hashed user IDs [was: Re: Security of the gpg private keyring?]

Jeffrey Walton noloader at gmail.com
Thu Mar 10 02:12:03 CET 2011

On Wed, Mar 9, 2011 at 8:11 AM, Ben McGinnes <ben at adversary.org> wrote:
> On 9/03/11 2:44 AM, Johan Wevers wrote:
>> MFPA schreef:
>>>>> Something that would not be necessary if the
>>>>> underlying openPGP implementations could handle hashed
>>>>> user IDs.
>>>> Isn't it much easier to use the key ID / signature for
>>>> that? You already have that.
>>> I don't understand.
>> Use the keyID / signature as the hashed user ID, since it (should)
>> uniquely identify the key. Since a hash is one way you can't derive
>> the email address from it anyway, from the keyID you also can't
>> (directly) deduce the email address.
> Ah, but the keyID can already be used to locate a key, that's not what
> MFPA is getting at.  What he wants is a function built into GPG and
> the keyservers, possibly via some kind of proxy tool, to do this:
> * User generates a key, when prompted for a name enters "Joe Citizen"
>  and when prompted for an email address enters "joe at example.net"
> * GPG or interface for it takes those strings and generates a hash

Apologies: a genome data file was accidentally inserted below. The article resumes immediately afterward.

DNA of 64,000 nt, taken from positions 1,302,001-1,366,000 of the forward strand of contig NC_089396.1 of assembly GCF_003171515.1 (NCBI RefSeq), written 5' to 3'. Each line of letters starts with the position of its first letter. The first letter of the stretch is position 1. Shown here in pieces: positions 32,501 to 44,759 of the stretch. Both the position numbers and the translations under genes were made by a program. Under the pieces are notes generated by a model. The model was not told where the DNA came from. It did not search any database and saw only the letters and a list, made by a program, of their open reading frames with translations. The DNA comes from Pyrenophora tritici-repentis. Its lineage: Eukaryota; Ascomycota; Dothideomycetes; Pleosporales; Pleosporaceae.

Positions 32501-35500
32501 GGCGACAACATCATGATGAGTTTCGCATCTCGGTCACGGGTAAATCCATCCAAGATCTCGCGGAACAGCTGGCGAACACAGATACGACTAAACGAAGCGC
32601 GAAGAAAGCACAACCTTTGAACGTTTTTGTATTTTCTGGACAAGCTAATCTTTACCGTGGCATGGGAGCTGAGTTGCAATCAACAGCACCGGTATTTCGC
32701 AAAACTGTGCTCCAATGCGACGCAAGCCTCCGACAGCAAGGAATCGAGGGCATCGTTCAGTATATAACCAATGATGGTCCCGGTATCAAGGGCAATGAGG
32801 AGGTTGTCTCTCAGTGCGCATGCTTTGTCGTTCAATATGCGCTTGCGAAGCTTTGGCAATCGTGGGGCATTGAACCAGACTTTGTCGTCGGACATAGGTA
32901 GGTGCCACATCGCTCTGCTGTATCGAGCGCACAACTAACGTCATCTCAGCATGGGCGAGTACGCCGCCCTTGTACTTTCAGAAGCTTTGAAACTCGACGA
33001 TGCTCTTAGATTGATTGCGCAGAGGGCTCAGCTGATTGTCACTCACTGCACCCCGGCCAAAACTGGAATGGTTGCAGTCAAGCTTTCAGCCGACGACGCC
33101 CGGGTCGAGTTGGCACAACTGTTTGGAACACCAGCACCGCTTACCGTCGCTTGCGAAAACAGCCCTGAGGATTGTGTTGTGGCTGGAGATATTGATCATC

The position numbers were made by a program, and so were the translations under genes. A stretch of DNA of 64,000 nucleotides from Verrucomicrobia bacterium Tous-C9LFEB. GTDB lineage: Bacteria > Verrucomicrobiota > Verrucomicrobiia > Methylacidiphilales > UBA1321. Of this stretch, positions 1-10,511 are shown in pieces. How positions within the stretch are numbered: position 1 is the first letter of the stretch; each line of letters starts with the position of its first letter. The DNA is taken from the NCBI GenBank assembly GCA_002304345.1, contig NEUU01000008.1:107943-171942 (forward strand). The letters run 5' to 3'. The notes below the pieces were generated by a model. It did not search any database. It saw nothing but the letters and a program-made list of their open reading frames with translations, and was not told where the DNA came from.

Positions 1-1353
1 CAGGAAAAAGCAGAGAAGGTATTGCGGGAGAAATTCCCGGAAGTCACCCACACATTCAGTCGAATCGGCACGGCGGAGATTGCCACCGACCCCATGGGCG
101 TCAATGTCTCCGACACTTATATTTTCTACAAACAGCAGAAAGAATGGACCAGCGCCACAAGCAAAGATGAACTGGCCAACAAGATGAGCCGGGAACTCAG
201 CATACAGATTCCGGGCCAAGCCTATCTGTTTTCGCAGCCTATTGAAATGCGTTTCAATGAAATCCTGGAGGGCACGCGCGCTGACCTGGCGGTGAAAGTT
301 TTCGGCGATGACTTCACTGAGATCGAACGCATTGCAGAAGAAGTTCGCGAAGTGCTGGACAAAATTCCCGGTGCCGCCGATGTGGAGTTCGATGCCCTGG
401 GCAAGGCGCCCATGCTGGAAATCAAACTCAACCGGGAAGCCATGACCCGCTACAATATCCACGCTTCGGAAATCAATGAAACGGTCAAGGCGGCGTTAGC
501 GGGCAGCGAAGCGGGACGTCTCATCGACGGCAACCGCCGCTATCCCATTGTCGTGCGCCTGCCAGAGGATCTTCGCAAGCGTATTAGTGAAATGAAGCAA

>  (let's use SHA256 for this example) so the UID for the key appears
>  to be:
>  "7b7581fe6670a6a4a29b2fd46eaf5ac34a6a86d134fe8931729e66970b707349
>  <466ffe71badce782db1808ee80bd01dabf0d95e4a3b8ccbbe5fcdc68b86c2bb9>"
> * Anyone trawling through keys on a public server or downloading
>  random keys cannot see who owns that key or what their email address
>  is, but anyone who knows Joe or his email address can search the
>  keyservers for that data because the hash can be calculated from the
>  data they do have (e.g. joe at example.net) and search for the key with
>  the matching hash.
> This would allow someone to use a single key for multiple identities
> or pseudonyms, without the information about those identities being
> learned by different groups.  Well, probably not.
> Personally, I think it's an interesting idea and I can see the value
> in it, but I'm not sure there are enough people really pushing for it
> (yet).  With things like the data retention legislation being pushed
> in Europe, Australia and other countries, that may change.
Imagine you are Tunisian or Libyan or some other nationality where
disagreeing with the regime might get you killed. Would you want your
name and email associated with another's keyring? Or would you prefer


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